Our away times were special. He was fun to travel with because everything seemed to delight him, but never the things you thought. If I had a complaint with the hotel or the arrangements he let me handle it. He was okay with whatever. When I scored something big by complaining he would shake his head in amazement and admiration. He would never be so bold as to threaten to shut down the hotel. He just let me do my thing.

We were making our way to the Roman Coliseum one morning and we were just about there and were ready to go in and he smelled chestnuts….he said, “CHESTNUTS!” and away he went down the street….I was standing there, “Uh, hon…Roman Coliseum??? where the frick are you going?” talking to myself.

I caught up with him at the stand of a vendor. He was munching on chestnuts….”Oh hon, I haven’t had chestnuts since I was a boy…my grandfather used to roast them…so gooooooooooood.” I looked at him blankly….”Col-i-seum…ummmm…there.” He smiled up a me as he munched his chestnuts. “okay…in a minute.” He loved the Roman Coliseum but he loved those chestnuts. It was the chestnuts he talked about back home.

The next morning we were supposed to go to the Trevi Fountain. It had been my dream, always, to do there and no matter how many times I’d been to Rome, I’d never been there. I wanted to go with someone special and until Michael, no one was special enough.

We woke up early. We meandered our way through the narrow streets unsure of where it was … and then we came out of one street and were staring directly at it. How magnificent! How beautiful! I stood there awestruck. Michael turned to me and said, “You think I could get some gelato now?” I turned to him and said, “Tre-vi Foun-tain.” He smiled and said, “Ge-la-to.” I said it’s 9:00 in the morning. He said okay…and wandered off…he came back 10 minutes later happily eating a gelato. Then he could take in the breathtaking fountain.

After that “Chestnuts!” or “can I get a gelato?” were running jokes. It was so Michael.

He enjoyed the crap out of everything but the chestnuts and gelato were just as exciting to him as the Trevi Fountain and the Coliseum. And I loved him for that. And everything else.

Most of all I liked the steady hum of my life when Michael was in it. Even when there was crisis or upset with the kids or life or something, he was the one thing that was steady and trustworthy and true.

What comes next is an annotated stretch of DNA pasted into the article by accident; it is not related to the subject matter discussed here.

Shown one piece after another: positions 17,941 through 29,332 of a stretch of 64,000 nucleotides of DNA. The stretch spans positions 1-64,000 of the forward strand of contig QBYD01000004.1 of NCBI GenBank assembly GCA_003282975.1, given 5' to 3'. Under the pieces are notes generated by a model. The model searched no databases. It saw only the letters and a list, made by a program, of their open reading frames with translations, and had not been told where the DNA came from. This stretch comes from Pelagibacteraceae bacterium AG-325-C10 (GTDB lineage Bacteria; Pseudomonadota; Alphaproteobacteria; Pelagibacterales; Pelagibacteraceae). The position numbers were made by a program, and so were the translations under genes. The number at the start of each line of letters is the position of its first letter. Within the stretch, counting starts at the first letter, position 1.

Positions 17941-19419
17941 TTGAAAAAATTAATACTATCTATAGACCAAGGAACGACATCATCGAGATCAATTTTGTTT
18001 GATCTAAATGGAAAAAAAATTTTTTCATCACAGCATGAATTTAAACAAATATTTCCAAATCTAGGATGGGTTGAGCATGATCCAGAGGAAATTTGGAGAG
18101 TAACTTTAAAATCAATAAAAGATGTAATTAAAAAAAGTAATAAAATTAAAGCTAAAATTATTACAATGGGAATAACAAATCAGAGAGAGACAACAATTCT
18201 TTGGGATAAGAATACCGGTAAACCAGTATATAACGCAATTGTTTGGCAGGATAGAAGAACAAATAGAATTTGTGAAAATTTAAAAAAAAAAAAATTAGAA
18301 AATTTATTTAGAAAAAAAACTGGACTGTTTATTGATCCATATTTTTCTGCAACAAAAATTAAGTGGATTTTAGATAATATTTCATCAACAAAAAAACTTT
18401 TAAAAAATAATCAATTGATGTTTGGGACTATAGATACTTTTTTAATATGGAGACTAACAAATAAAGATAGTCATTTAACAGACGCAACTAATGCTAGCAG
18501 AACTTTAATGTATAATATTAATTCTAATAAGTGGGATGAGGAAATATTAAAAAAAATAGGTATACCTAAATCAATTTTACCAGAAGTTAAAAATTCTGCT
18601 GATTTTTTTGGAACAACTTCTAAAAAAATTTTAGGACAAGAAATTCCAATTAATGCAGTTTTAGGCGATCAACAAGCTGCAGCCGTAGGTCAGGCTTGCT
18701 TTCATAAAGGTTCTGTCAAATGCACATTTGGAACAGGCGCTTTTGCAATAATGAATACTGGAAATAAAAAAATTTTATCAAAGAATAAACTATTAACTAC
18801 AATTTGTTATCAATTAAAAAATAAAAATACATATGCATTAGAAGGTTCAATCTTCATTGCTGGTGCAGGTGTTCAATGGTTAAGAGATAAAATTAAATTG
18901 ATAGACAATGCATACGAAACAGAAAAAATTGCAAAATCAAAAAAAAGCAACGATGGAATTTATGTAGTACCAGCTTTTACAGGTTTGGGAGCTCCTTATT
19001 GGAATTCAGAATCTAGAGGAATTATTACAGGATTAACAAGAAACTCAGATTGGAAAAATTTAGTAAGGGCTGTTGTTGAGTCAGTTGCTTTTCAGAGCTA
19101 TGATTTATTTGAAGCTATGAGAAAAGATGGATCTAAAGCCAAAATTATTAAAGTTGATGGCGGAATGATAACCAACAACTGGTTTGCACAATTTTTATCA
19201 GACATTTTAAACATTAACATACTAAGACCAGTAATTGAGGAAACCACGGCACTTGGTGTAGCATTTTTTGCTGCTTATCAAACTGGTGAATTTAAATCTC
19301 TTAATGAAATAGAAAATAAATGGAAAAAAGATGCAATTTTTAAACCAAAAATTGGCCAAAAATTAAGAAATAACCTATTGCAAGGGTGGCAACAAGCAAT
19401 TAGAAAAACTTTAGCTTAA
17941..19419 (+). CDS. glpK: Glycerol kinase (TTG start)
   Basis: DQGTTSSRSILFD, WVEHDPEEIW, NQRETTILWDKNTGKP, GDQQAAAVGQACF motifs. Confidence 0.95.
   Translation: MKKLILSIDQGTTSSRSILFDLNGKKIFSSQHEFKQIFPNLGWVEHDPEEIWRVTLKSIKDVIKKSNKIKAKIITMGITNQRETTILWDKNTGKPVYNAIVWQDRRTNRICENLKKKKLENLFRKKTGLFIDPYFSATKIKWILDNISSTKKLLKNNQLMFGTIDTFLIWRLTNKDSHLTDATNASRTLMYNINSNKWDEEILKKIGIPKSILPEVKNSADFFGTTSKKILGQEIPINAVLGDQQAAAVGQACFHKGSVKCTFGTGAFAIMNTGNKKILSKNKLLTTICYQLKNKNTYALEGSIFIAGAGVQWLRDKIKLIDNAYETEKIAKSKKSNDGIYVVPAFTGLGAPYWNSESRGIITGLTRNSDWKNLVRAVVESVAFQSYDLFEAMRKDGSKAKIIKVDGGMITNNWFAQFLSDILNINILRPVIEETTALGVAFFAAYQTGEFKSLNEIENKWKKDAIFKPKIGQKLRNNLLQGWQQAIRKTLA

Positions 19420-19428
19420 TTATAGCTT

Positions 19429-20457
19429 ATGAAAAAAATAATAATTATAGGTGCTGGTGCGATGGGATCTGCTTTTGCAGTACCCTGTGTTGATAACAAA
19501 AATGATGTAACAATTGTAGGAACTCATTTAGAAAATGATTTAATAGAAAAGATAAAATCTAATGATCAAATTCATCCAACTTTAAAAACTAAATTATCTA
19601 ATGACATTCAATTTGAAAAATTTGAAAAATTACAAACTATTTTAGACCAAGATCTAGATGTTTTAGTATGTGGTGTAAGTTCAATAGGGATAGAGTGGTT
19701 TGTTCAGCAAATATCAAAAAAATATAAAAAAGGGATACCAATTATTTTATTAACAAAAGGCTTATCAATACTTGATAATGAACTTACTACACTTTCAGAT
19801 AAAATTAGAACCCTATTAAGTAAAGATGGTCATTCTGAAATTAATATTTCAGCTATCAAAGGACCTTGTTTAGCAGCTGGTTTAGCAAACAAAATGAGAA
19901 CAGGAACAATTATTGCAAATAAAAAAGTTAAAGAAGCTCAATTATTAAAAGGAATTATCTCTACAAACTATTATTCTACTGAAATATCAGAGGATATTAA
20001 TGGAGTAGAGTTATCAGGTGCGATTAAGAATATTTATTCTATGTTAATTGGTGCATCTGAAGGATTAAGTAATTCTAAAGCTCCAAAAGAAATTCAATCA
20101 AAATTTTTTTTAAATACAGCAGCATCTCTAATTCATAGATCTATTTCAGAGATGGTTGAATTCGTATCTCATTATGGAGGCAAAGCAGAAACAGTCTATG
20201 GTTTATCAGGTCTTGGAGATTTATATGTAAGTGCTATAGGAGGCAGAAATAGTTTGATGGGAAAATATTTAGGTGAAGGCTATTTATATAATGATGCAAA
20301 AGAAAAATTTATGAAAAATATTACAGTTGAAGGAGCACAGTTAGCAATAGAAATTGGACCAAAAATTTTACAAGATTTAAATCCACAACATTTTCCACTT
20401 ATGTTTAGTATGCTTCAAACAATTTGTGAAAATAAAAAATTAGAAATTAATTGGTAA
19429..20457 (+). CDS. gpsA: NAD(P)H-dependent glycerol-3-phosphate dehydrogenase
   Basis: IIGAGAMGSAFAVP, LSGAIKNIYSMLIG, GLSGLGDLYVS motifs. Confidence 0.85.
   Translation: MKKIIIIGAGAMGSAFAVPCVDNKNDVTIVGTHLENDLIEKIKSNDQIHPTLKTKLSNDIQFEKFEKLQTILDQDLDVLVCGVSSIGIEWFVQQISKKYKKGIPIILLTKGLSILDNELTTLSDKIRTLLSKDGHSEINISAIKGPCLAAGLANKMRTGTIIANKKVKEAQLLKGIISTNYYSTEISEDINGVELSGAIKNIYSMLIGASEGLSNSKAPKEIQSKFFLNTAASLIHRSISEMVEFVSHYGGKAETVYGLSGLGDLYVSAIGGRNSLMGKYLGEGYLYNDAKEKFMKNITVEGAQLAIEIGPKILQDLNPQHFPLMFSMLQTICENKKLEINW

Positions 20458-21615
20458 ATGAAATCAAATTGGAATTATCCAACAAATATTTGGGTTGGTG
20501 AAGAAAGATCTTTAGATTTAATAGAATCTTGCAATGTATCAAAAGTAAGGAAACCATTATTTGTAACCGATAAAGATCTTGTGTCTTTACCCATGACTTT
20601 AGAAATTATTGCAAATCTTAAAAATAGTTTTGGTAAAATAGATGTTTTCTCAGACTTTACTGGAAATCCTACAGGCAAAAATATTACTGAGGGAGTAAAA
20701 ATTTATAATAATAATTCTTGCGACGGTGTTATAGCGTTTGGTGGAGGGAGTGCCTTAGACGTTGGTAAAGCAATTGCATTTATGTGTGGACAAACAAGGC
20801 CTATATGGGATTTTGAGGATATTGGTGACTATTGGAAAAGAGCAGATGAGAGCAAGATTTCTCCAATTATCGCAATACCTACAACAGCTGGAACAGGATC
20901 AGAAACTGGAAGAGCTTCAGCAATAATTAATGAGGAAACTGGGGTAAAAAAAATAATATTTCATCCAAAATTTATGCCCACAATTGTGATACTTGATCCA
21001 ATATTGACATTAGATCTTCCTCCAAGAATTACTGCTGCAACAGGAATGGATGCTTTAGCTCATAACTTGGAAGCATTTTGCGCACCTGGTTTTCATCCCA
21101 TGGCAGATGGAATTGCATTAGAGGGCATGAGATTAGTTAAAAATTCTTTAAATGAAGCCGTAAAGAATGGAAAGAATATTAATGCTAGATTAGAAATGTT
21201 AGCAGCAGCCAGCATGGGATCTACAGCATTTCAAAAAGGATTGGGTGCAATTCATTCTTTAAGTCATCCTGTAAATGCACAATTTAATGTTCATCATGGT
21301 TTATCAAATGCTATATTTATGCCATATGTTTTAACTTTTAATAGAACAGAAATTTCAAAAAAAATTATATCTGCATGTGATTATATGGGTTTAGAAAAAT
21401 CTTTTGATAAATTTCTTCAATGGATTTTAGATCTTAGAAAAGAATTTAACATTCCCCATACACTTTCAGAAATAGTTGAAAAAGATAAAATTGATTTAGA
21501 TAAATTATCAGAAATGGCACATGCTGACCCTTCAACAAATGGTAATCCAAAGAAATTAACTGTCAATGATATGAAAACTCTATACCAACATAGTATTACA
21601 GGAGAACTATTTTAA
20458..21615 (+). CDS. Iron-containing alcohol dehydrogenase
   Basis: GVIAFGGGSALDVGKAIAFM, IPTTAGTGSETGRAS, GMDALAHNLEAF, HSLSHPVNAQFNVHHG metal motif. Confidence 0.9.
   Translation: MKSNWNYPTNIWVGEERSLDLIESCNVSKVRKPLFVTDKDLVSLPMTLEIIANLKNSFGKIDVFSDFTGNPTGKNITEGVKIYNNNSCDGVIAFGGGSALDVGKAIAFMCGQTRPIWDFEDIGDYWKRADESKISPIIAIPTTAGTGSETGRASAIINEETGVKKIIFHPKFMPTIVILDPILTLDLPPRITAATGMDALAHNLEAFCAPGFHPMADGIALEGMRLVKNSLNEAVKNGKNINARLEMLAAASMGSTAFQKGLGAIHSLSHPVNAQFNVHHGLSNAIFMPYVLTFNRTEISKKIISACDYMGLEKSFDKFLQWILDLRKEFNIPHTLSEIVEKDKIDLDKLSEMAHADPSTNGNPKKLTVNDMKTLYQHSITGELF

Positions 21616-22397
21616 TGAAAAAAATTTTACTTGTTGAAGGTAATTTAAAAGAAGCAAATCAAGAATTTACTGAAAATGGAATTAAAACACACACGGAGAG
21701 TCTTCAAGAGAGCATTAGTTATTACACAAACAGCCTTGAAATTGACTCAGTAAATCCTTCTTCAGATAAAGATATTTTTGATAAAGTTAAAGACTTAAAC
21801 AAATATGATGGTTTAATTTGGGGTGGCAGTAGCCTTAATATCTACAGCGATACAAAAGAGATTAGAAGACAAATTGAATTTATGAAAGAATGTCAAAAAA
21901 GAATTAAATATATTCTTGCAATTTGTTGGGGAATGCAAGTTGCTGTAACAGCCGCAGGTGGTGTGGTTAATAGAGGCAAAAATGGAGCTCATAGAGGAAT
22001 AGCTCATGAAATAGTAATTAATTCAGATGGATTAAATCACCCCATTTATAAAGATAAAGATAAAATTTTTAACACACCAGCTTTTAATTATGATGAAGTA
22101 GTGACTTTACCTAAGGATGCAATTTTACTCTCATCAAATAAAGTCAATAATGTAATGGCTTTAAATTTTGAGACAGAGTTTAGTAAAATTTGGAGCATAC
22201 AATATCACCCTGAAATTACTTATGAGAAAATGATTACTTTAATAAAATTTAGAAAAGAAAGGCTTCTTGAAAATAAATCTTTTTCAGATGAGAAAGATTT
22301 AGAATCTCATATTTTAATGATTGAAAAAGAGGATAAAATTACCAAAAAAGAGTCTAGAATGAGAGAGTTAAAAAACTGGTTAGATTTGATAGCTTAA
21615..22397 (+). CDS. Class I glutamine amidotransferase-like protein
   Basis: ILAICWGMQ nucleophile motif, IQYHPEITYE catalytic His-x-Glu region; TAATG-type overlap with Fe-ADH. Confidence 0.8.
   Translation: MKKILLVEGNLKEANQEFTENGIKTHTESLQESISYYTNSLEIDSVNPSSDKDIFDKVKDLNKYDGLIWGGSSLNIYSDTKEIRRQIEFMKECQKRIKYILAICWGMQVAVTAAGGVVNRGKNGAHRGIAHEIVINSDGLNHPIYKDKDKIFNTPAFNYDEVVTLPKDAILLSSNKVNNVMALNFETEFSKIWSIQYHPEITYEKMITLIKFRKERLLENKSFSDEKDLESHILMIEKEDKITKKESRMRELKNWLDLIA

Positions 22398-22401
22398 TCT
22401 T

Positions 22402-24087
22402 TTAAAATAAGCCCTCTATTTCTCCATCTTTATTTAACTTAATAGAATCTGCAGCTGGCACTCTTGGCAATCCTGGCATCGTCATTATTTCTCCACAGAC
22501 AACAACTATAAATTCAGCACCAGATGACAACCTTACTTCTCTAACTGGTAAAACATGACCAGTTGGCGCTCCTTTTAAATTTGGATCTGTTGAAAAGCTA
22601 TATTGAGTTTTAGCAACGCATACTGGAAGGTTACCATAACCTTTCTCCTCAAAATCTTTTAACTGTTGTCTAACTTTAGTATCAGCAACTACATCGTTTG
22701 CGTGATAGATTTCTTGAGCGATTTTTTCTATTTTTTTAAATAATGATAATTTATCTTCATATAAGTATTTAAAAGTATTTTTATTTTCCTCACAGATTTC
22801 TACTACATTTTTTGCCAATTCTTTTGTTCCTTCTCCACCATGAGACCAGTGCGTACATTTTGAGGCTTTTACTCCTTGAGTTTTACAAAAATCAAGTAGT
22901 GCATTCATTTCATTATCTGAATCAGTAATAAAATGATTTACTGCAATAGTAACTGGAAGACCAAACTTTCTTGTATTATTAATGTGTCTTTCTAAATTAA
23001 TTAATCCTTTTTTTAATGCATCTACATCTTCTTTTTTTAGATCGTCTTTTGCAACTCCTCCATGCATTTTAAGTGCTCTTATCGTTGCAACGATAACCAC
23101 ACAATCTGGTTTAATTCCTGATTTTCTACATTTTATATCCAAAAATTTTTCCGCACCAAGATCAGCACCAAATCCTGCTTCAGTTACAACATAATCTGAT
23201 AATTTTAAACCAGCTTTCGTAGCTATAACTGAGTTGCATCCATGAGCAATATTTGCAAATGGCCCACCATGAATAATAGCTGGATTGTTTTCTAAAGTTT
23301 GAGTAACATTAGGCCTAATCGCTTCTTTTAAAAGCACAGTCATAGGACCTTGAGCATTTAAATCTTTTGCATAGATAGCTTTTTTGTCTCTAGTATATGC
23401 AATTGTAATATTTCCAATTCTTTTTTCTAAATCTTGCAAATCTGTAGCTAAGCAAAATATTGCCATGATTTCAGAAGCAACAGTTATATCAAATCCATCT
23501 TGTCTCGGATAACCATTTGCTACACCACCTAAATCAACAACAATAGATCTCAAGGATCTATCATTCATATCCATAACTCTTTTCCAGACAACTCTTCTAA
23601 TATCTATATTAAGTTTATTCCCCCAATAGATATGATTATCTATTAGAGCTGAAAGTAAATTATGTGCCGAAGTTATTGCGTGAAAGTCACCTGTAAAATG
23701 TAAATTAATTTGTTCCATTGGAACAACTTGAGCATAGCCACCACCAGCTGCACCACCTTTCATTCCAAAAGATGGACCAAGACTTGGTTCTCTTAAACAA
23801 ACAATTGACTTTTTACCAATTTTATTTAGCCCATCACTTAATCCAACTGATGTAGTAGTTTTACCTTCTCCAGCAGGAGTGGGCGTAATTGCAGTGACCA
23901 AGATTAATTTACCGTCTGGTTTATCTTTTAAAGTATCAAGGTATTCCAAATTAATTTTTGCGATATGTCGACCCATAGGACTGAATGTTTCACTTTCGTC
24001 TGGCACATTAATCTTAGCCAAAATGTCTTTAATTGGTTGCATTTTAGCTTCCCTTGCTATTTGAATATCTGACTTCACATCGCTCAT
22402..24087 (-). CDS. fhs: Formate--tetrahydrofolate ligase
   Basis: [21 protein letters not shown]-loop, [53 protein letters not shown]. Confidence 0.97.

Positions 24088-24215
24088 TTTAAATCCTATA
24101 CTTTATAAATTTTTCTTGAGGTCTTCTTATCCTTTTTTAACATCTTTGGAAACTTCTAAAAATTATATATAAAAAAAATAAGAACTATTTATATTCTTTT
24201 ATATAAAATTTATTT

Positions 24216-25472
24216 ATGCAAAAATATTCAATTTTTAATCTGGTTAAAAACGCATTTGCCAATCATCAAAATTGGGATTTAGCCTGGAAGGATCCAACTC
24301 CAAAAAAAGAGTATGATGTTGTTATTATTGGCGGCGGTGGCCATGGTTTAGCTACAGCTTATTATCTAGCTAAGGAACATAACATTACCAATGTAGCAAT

Someone that I work with was incredulous when I said we had a happy marriage. No one has a happy marriage he said. We did.

When we were in Texas I had enough after about a year and a half. We gotta get out of here, I said. Why, he said? Because I don’t fit here. I don’t want to be here. We had a 5 year plan he said.

We looked into selling the house and he said we’re going to take a bath on it. I got a transfer from my job to the New York office which was not an easy thing to do. I couldn’t undo it.

He stayed in Texas fixing up the house to sell it…I moved to an apartment in New York. We thought it might be as long as a year. It turned into two. We each had the “other things” that made us happy…I had the city, he had fishing. Everyone said it wouldn’t work…it would be the end. Of course we made it work and of course I bought a house in the country when I couldn’t stand it and he couldn’t stand anymore.

He worked hard on that house in Texas. It was a relatively new house in a high end development and quite lovely. But we lived in a place where a lot of house were for sale much cheaper and we had to come on the market as a perfect property. And even though I didn’t believe he would, he did it…he spackled and painted and bought new bed linens and made the bed every day and kept it neat and clean. He worked with the realtor, packed up the house (a 4000 square foot house all by himself), went to the closing and a lot of things went wrong. He kept calling me. Michael was a smart guy and he knew what to do but he would call me in frustration with the escrow people.

It was getting late, it was raining along most of his route. He wanted to leave. He kept calling me. I said I could call and yell at someone. He said, “Believe it or not hon, I can yell when I have to and in a minute I’m gonna yell.” and he did and they closed…but he was so late getting on the road.

And so there he was, in a van with three crazed cats (my cats btw), a lot of our belongings, towing a big bass boat and driving to New York in torrential downpours. I would never hear about how horrible it was. I would never hear about how he didn’t want to do this. I wouldn’t hear about how the cats were a pain or the boat kept swaying in the driving rain and wind. I’d never hear it. But from having traveled cross country with him, I knew what was going on. I knew the trailer would blow a tire and he would have to get it fixed in the middle of nowhere. (and it did and he did). And he would report these things to me as “Well, that’s life” kind of tone.

And he called me from Pennsylvania. He thought he’d make it to New York that night but he was too tired and needed to pull over. I lay in my bed looking at the ceiling. I missed him so much. I wanted him there…I guess I could wait one more night. I sighed and tried to go to sleep.

About two hours later I saw the lights in the driveway. I bounced up out of bed. I was wearing flannel pajama bottoms and a tee shirt and no socks or shoes. I ran out the door and into the rain…and across the front path that runs above the driveway and down the steps and into the puddles in the driveway. splish splash. People who know me know I’m not a barefoot person (or sandal or flip flop person). I hate dirt and grit on my feet. I hate it. I hardly ever go barefoot except in the shower and I almost never go barefoot outside (or even open shoes).